- The Washington Times - Thursday, April 4, 2002

Prized captive Abu Zubaydah is senior enough in the al Qaeda terror network to know probable locations of fugitive Osama bin Laden.
The big question being asked in the Bush administration is: Will he talk about bin Laden and the deadly attacks al Qaeda has conducted, or … is still planning… against American targets?
"We intend to get every single thing out of him to try to prevent terrorist acts in the future," Defense Secretary Donald H. Rumsfeld said yesterday. "We're going to do it as skillfully and as rapidly and as thoroughly as we know how."
Officials said yesterday that Zubaydah, who was organizing new attacks on America when Pakistani authorities nabbed him and about 60 associates last week, is being treated for serious gunshot wounds. They indicated he has not yet been formally interrogated by the FBI or CIA, which aided Pakistani police in capturing the top prize to date in the U.S. campaign to destroy al Qaeda.
Robert Maginnis, a retired Army lieutenant colonel who conducted interrogations as an inspector general investigator, said Zubaydah will likely stay silent.
"Zubaydah is a Palestinian educated in the radical Islamic schools of Hamas' suicide bombers," Col. Maginnis said. "He likely holds deep hatred for the West and especially the U.S. I do not expect him to cooperate with U.S. officials even though he undoubtedly knows information that is critical to our war on terrorism."
Mr. Rumsfeld declined to speculate if the 30-year-old, whose injuries are not life-threatening, will provide useful information.
Tracing the recent history of interrogating al Qaeda prisoners, Mr. Rumsfeld said, "There have been instances where people have, for a variety of reasons, concluded they did prefer to disgorge a good deal. There's others that have not uttered a word for a year-plus. And therefore, I'm without expectation, but not without hope."
Zubaydah was one of al Qaeda's most sophisticated operators, able to travel the world under assumed names on forged passports and organize terrorist cells. He is believed to be the successor to Muhammad Atef, al Qaeda's operations chief who was killed by a U.S. air strike in November.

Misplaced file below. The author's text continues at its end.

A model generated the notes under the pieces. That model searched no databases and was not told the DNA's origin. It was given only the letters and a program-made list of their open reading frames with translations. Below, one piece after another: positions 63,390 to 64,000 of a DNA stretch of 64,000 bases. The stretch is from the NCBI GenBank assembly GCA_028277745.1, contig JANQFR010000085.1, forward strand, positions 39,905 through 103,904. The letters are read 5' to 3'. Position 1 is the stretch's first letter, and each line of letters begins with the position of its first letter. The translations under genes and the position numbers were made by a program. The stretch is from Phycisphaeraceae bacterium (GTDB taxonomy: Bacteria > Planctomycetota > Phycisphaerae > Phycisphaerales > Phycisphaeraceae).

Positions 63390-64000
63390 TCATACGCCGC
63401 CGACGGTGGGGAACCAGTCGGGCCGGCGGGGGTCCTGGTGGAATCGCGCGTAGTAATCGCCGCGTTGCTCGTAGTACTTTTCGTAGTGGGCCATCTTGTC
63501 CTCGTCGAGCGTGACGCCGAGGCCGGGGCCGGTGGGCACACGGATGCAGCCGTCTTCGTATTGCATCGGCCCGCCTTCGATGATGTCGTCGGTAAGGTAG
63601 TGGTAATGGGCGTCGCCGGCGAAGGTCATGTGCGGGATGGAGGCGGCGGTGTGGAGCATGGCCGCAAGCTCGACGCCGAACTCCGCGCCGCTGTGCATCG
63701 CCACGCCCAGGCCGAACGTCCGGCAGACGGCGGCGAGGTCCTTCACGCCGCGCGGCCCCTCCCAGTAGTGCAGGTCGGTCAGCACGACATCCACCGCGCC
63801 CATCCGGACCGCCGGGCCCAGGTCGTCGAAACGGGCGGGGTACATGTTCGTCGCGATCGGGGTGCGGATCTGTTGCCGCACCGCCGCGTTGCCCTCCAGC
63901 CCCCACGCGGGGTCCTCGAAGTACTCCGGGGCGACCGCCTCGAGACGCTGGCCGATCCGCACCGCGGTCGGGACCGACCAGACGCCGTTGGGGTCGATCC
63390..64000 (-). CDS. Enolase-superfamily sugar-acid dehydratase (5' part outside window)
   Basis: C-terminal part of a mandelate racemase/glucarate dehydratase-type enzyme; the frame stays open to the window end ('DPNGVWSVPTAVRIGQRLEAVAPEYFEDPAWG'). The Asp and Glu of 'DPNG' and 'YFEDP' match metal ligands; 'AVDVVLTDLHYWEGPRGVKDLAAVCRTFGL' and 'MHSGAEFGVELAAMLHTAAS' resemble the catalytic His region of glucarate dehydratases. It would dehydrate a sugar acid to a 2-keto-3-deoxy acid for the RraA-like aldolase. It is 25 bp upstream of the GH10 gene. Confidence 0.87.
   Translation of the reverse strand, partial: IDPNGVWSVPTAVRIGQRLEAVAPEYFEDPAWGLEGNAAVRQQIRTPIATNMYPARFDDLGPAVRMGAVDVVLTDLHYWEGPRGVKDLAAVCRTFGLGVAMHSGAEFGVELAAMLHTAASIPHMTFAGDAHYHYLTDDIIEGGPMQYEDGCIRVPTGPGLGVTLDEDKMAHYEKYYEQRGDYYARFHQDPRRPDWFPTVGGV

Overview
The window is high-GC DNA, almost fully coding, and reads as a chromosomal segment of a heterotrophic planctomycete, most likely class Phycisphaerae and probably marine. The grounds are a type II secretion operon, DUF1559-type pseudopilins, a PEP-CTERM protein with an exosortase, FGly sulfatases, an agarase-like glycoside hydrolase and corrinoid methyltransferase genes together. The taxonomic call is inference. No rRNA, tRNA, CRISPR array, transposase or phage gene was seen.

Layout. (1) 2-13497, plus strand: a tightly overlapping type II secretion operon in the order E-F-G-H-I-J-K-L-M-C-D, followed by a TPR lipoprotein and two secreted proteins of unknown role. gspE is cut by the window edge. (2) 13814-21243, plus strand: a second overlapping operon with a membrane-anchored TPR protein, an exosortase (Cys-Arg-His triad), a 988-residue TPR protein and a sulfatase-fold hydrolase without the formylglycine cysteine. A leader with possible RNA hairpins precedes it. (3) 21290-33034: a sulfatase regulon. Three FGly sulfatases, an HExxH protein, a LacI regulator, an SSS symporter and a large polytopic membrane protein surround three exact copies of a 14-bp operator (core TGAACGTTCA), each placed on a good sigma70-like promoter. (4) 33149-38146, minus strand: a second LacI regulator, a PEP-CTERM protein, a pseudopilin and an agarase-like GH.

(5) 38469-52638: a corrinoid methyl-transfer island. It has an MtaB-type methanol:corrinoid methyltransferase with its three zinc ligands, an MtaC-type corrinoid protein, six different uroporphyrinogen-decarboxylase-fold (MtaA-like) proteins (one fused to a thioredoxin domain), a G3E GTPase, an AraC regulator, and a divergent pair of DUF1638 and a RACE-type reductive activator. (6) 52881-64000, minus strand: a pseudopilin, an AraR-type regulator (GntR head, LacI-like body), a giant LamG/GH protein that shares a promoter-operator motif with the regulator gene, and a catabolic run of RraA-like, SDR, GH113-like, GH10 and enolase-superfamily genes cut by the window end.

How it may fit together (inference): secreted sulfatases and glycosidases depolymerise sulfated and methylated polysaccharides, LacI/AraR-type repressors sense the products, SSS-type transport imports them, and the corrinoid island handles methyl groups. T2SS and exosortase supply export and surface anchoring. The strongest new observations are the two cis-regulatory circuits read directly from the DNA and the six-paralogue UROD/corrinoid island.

In raiding Zubaydah's safe house in Faisalabad, Pakistani authorities confiscated a potential treasure chest of documents, cell phone numbers and computer files.
Interrogations of about 500 Taliban and al Qaeda members now in custody are typically conducted by the FBI, CIA and the Pentagon's Defense Intelligence Agency. FBI agents in Pakistan, where Zubaydah has been held, have been talking to him. The FBI believes he has key information on the September 11 attacks on New York and the Pentagon, as well as previous bombings of the destroyer USS Cole and two U.S. embassies in east Africa.
Zubaydah is a prime candidate for the U.S. military tribunal and a possible death sentence if convicted of murdering thousands of Americans and other civilians. The administration hopes this dire prospect may prompt the radical Islamist to start talking.
FBI Director Robert S. Mueller III yesterday described Zubaydah's capture as a breakthrough in preventing future terrorist attacks.
Mr. Mueller said the threat of new attacks remains high, adding that the FBI had "no indication that the desire to commit terrorist acts is not still there."
"There are people out there who wish to harm American citizens, not just in the United States but overseas as well," he said.
Two U.S. officials said yesterday that Zubaydah's important role as al Qaeda's chief organizer means he likely has knowledge of bin Laden's recent whereabouts. The United States believes bin Laden is probably still alive and moves among locations in eastern Afghanistan, or just over the border in Pakistan.
A senior U.S. intelligence official said he believes bin Laden was wounded by U.S. air strikes in the first two months of the war in Afghanistan. Publicly, bin Laden has not been heard from since he made a video in early December. He appeared stressed and did not move his left arm during a 33-minute diatribe against the West. His continuing silence has prompted some officials to speculate that he is incapacitated or perhaps dead.
Mr. Rumsfeld yesterday strongly denied a network news report that Zubaydah had been moved to a third country for the option of torturing him if he does not provide valuable information.
Asked if the United States would transfer him to custody of a third country, he said: "I've never been one to willy-nilly throw away options. I can't conceive of why we would not want to hold him. We currently are holding him. But I don't need to promise the world that we will hold him in perpetuity."

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